Picture 5

Nina has has put up some very nice pictures in her blog at:

http://wordpress.com/read/post/id/60526028/1119/

She asks : “If these were properly framed and presented in an upscale gallery with elegant white walls, would they pass for “real” cutting-edge art?”

We do not possess an upscale gallery but as it happens we do have this example to help you to judge how far  white walls and a frame make a difference:

P1140820ed

Our son painted it nearly 40 years ago; we have quite a few of the children’s and grandchildren’s pictures on display round the house and for some reason we framed a couple of them.

Was the framing an ironic comment on the quality of contemporary art? No, though I suspect this picture will be treasured rather longer than a few pickled cows I could mention.

To be honest  the reason for framing it I cannot now remember.  Maybe a general pride in what small children can achieve? A wish to demonstrate that what mattered was what they personally could do, not how it compared with what others did? Whatever the reason, all their pictures still give as a great deal of pleasure Smile

Advertisements
This entry was posted in Photographs and tagged , , , , . Bookmark the permalink.

5 Responses to Picture 5

  1. I also believe art is very universal, and even though I have nothing against academicism in art, I do believe French artists such as Henri Rousseau left an important legacy in the world of modern art. In fact, if I’m not mistaken, the “naïf” or also “folkloric” art may be art its purest form. Many of the famous “naïf” artists could not even survive “academicism”, because it destroyed their imagination and spontaneity. If I’m not mistaken this is precisely why many of them have a much harder time selling their art, because they didn’t go to art school. And children’s art is precisely just that: “naïf”.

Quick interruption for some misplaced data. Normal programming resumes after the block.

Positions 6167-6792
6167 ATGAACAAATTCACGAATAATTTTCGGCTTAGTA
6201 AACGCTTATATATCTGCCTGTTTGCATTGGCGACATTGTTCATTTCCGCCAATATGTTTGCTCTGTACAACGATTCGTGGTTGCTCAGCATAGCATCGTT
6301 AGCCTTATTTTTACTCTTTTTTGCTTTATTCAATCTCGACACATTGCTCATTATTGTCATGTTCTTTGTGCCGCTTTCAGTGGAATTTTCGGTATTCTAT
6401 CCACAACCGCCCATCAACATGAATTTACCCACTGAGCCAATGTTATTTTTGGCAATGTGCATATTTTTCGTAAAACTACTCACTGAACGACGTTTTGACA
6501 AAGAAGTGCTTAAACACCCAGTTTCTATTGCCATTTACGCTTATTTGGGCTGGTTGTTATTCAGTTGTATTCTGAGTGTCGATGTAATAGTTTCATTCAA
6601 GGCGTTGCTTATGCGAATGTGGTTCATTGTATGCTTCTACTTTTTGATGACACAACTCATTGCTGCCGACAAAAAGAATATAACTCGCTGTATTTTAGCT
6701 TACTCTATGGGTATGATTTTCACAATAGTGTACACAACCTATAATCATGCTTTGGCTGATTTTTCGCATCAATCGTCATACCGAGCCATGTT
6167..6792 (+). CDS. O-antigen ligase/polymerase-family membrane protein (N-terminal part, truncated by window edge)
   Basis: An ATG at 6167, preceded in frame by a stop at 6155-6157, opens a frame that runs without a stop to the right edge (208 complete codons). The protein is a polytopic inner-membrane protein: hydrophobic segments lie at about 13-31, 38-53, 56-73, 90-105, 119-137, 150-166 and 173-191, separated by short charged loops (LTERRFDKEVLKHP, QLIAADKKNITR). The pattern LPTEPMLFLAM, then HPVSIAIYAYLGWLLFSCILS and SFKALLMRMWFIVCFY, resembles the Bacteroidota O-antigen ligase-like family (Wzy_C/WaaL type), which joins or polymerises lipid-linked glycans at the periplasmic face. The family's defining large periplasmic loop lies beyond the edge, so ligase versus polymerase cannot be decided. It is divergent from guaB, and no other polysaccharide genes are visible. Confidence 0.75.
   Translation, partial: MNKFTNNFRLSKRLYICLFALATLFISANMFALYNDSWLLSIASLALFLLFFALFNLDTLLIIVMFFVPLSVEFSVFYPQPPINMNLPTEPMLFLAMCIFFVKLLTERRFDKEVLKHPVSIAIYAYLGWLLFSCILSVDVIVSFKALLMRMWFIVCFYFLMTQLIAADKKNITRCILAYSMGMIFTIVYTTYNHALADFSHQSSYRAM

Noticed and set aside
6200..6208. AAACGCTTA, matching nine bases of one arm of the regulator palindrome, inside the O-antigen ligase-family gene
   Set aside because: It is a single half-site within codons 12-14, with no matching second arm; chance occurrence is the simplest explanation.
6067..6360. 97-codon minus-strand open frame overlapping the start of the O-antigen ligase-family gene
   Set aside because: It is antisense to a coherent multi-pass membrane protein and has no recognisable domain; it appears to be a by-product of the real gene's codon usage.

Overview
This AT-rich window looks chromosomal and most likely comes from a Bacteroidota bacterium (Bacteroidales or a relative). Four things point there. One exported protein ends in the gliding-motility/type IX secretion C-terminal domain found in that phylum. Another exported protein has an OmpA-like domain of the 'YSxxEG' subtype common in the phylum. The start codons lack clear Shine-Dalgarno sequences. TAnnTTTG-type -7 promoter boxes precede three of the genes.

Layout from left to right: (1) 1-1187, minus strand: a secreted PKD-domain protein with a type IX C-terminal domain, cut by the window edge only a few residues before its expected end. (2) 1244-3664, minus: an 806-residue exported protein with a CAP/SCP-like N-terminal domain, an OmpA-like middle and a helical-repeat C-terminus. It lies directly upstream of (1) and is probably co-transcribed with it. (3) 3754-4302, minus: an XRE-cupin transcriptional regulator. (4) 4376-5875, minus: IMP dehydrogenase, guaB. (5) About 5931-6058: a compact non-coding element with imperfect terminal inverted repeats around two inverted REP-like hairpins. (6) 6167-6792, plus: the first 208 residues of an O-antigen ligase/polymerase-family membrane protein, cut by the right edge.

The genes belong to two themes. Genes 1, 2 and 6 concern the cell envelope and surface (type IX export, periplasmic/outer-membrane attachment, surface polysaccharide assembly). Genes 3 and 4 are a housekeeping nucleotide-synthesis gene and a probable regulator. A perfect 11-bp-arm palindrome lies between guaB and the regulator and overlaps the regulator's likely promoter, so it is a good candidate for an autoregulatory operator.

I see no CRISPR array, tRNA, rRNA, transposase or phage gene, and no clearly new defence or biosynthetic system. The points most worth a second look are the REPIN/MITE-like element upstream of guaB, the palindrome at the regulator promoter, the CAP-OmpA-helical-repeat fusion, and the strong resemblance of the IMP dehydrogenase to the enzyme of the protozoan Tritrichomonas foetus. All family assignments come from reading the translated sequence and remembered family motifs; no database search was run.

• Trifocal says:

      I agree with you about art being universal; maybe that is why we find it can be found in all sorts of settings. Perhaps too it is because the tools and materials needed to make art are also today very widely available, at least for people with some spare money and time. So I am optimistic that new types of art will continue to emerge in (for instance) still and video photography, popular music and in writing. All these arts seem to me to be developing at present mostly outside any academic setting or, indeed, outside any formal tradition. That has both advantages and disadvantages!

  2. ninamishkin says:

    For obvious reasons, I LOVE this post. But your son’s childhood painting really is wonderful, especially as enhanced by the perfect frame for it. It would give pleasure to any viewer, Mr. T., even if not a proud parent. 🙂

  3. I really like this picture — the colour combination of the painting is great and the frame really brings it out.

Leave a Reply

Fill in your details below or click an icon to log in:

WordPress.com Logo

You are commenting using your WordPress.com account. Log Out / Change )

Twitter picture

You are commenting using your Twitter account. Log Out / Change )

Facebook photo

You are commenting using your Facebook account. Log Out / Change )

Google+ photo

You are commenting using your Google+ account. Log Out / Change )

Connecting to %s